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William Scott-Elliott

Bulwer-Lytton, Sir Edward (L)

Sir Edward Bulwer-Lytton (1803–1873) was a British politician and Bulwer-Lyttonnovelist. He coined a number of phrases that are still in use today; ‘the great unwashed’, ‘the pen is mightier than the sword’ and ‘pursuit of the almighty dollar’. The last is from his 1871 science fiction novel, Vril: The Power of the Coming Race[1336], which describes an underground race of superior beings with advanced powers.

I have been reminded by Ronan Coghlan that the beef extract, Bovril, developed in the 1870’s, had used ‘vril’ as part of its name to imply ‘bull-power’!

He was adopted by English Rosicrucians as their ‘Grand Patron’. The influence of Bulwer-Lytton extended to Helena Blavatsky who “compared Vril with the sidereal force of the Atlanteans, called Mash-Mak.” (e)

William Scott-Elliott took Bulwer-Lytton’s ideas seriously and has shown their influence in his references to Atlantis. In the early part of the 20th century this fictional concept of vril was incorporated into esoteric Nazism, including the work of Brazilian right-winger, Gustavo Barosso.

Even today there is a so-called Church of Vrilology(b), which includes belief in a Black Sea location for Atlantis(c)!

On a lighter note, Bulwer-Lytton’s name has been given to a competition(d) that “challenges entrants to compose the opening sentence to the worst of all possible novels.” There have been many worthy winners.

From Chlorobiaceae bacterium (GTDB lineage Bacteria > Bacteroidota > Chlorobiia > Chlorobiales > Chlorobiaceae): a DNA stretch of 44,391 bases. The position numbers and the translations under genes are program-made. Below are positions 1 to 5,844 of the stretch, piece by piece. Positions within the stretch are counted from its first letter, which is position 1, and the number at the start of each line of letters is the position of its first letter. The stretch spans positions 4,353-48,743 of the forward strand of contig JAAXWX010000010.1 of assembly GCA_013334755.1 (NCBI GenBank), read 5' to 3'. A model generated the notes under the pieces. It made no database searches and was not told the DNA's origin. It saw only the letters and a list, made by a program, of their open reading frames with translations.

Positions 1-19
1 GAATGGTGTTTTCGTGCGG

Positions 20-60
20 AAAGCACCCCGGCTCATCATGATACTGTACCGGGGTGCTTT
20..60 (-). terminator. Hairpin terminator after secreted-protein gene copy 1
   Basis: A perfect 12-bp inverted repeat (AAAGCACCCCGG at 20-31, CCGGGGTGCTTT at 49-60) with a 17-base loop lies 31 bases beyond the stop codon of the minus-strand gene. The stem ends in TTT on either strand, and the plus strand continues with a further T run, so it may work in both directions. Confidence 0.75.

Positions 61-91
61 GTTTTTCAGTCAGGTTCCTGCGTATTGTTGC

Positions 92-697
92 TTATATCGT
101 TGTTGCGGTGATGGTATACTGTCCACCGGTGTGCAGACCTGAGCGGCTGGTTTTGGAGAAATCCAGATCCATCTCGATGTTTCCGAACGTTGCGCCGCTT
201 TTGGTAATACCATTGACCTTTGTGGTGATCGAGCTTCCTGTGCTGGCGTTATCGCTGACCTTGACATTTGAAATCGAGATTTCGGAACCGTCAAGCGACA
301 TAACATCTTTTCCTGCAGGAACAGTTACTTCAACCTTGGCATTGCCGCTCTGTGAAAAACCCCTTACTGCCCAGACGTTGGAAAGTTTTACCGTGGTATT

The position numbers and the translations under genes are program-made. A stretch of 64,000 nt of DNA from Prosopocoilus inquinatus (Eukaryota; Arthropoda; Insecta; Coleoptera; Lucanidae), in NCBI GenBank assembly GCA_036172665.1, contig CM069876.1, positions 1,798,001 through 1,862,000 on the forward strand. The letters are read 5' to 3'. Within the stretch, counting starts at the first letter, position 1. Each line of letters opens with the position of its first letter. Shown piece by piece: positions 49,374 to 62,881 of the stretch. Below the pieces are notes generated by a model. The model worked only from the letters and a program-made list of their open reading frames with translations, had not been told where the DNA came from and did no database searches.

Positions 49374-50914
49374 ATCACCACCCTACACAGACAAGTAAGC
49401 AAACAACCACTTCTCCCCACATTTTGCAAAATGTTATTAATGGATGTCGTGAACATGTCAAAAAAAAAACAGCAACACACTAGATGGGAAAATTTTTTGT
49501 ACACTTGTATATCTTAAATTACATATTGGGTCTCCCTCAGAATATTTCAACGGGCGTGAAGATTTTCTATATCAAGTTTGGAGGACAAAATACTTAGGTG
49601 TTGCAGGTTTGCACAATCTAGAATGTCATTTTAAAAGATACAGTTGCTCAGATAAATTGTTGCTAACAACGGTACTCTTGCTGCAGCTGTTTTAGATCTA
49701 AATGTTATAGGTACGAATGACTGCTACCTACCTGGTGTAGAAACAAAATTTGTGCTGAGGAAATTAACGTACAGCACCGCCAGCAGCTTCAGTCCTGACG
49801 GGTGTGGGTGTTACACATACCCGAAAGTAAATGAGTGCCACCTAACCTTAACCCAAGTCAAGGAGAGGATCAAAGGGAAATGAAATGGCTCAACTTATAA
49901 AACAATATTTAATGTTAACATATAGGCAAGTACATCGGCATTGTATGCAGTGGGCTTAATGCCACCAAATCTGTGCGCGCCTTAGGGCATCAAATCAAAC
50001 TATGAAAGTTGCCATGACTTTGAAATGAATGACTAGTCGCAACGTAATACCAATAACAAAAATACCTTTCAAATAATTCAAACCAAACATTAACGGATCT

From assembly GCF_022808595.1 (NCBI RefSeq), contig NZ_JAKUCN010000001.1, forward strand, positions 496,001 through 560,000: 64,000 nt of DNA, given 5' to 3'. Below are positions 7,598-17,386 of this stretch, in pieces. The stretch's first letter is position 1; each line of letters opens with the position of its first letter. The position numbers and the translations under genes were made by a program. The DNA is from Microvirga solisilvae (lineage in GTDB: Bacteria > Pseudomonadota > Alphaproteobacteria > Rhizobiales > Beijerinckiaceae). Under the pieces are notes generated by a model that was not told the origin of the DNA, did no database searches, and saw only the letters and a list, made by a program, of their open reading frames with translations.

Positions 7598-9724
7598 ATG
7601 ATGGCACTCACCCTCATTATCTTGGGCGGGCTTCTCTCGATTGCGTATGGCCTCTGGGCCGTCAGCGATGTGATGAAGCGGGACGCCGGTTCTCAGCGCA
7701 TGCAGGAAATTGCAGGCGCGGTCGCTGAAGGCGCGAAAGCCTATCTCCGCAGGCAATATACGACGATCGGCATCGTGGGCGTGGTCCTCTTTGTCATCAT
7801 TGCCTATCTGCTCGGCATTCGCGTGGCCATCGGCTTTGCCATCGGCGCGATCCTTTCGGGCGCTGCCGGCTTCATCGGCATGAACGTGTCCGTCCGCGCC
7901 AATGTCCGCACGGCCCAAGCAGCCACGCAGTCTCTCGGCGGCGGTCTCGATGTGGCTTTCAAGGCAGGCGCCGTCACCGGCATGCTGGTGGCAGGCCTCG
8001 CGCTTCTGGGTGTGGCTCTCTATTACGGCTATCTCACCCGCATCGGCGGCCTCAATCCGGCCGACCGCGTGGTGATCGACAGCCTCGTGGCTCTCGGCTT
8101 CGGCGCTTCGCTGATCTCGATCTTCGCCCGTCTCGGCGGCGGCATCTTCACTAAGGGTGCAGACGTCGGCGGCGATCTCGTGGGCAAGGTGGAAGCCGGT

(b) http://www.vrilology.org/INDEX.HTML (offline Nov 13)

(c) http://www.vrilology.org/Atlantis_page.htm (offline Nov 13)

*[(d) http://www.cartalk.com/content/winners-worst-opening-lines-literature

(e) Fortean Times No.303 July 2013 p.43]*

 

Jacolliot, Louis (I)

Louis Jacolliot (1837-1890) was a French barrister, a colonial judge (in southern India and Tahiti) and a writer. He was devoutly anticlerical and saw Christianity as a poor imitation of the more ancient oriental religions. . He was the author of The Bible in India[936] in which he traced the Hindu origins of Hebrew and Christian revelation.

He was Jacolliotobsessed with Indian occultism and collected Sanskrit myths and interpreted some of them as telling of a sunken continent, Rutas, in the Indian Ocean. However, he decided to move this lost land to the Pacific and as a consequence, Jacolliot was quoted as an ‘authority’ by Blavatsky when she sought support for her own invention – Lemuria. Later this was embellished even further by William Scott Elliott. Jacolliot presented his sunken land as being echoed by Plato’s Atlantis.

Godwin notes that Jacolliot is also credited with the invention of the story of Agartha[789.81].

At least two of Jacolliot’s books, Occult Science in India(a) and The Bible in India(b), are now available online(a) in English.

(a) http://www.sacred-texts.com/eso/osi/

(b) http://archive.org/stream/bibleinindiahind00jacorich#page/n3/mode/2up